This week features a retrospective of Lucasfilm Games' The Eidolon, a 1985 game that builds on the fractal routines introduced in Koronis Rift and Rescue on Fractalus!. Unfortunately, this game requires a manual to understand, so many of us pirates back in the day couldn't make head nor tails of it. The story, detailed only in the manual, has us strapping into a sphere called The Eidolon and zapping off into the unconscious, mystical realm of the mind (it just gets weirder from there). The fairly complex gameplay has us shooting and collecting four different colors of balls, each with different effects on creatures (if shot) and ourselves (if hit or collected). It also boasts some of the best artwork at the time, especially animation.
Download the mp4 here.
I thought I'd mix things up a bit today with a list of my current 10 favorite cartoons (most of which are also my family's favorites, too), which I'd argue are among the short list of best shows on TV today, animated or otherwise. Interestingly, videogame culture/influence - not to mention, technology - has clearly made its way into all of these cartoons in one way or another, which I'll of course point out where relevant.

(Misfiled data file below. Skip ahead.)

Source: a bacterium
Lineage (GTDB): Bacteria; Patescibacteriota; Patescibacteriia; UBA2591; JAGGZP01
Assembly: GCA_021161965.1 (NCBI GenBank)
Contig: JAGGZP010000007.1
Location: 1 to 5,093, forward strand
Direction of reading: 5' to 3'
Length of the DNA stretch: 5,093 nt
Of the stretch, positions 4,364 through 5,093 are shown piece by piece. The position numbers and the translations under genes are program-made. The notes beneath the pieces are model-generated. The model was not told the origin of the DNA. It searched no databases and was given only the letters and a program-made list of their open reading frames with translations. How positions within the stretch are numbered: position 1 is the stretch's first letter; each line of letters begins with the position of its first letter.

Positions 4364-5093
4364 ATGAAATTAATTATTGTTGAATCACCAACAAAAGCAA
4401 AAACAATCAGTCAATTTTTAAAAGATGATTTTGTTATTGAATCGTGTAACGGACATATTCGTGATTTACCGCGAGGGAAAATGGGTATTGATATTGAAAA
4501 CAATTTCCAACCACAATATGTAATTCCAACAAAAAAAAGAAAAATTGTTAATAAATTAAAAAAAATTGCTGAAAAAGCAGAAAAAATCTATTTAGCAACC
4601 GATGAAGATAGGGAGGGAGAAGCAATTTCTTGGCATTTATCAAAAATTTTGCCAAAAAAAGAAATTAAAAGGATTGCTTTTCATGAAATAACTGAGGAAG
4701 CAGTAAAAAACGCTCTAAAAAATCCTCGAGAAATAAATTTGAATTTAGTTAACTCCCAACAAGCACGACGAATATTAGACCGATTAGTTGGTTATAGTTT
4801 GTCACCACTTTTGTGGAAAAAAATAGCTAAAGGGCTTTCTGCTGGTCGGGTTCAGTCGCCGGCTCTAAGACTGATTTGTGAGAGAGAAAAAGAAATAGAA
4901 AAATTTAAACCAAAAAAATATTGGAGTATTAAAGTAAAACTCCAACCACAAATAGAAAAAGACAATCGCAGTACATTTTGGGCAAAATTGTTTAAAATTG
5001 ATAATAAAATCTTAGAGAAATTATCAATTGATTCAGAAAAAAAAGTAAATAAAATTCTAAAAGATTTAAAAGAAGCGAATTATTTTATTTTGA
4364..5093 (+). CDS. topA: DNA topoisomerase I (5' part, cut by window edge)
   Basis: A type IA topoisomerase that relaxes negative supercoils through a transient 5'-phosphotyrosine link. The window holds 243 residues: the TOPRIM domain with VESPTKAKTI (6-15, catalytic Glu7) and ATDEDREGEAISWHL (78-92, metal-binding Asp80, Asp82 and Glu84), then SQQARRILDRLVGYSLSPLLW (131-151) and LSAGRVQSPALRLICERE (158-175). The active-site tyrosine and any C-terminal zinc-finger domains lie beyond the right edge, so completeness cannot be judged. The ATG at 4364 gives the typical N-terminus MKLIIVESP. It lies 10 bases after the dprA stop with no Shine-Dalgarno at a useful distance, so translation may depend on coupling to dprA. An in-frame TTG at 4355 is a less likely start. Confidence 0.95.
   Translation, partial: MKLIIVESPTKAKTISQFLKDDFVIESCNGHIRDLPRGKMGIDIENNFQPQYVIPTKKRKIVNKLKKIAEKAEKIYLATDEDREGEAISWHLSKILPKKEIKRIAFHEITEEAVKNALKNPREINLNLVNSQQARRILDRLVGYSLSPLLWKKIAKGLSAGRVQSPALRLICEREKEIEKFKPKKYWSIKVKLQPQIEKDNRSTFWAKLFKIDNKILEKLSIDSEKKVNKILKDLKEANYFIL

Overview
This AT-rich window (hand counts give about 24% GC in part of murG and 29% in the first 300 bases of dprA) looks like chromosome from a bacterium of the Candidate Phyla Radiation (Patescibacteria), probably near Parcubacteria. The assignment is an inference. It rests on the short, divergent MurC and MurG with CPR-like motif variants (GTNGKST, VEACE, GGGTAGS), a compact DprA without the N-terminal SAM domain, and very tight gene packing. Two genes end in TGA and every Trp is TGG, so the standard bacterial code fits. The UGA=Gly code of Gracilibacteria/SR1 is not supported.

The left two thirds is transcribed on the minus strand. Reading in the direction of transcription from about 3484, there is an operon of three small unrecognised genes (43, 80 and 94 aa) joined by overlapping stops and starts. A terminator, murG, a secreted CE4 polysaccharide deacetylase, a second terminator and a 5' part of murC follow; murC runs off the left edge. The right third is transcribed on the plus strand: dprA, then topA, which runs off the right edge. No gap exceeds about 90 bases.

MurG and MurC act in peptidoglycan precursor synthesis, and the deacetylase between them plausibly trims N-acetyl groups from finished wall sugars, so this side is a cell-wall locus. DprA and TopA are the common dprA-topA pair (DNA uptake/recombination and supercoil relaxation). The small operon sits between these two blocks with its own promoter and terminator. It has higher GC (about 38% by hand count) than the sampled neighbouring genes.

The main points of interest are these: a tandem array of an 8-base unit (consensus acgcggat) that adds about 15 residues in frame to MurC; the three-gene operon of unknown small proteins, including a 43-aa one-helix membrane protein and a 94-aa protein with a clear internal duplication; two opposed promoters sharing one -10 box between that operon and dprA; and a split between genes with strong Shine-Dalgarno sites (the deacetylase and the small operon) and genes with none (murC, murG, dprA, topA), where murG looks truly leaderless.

Here's the list, in no particular order:
A more thorough look at all the Pinball Machines that were out on display and ready for play on the Replay 2012 expo.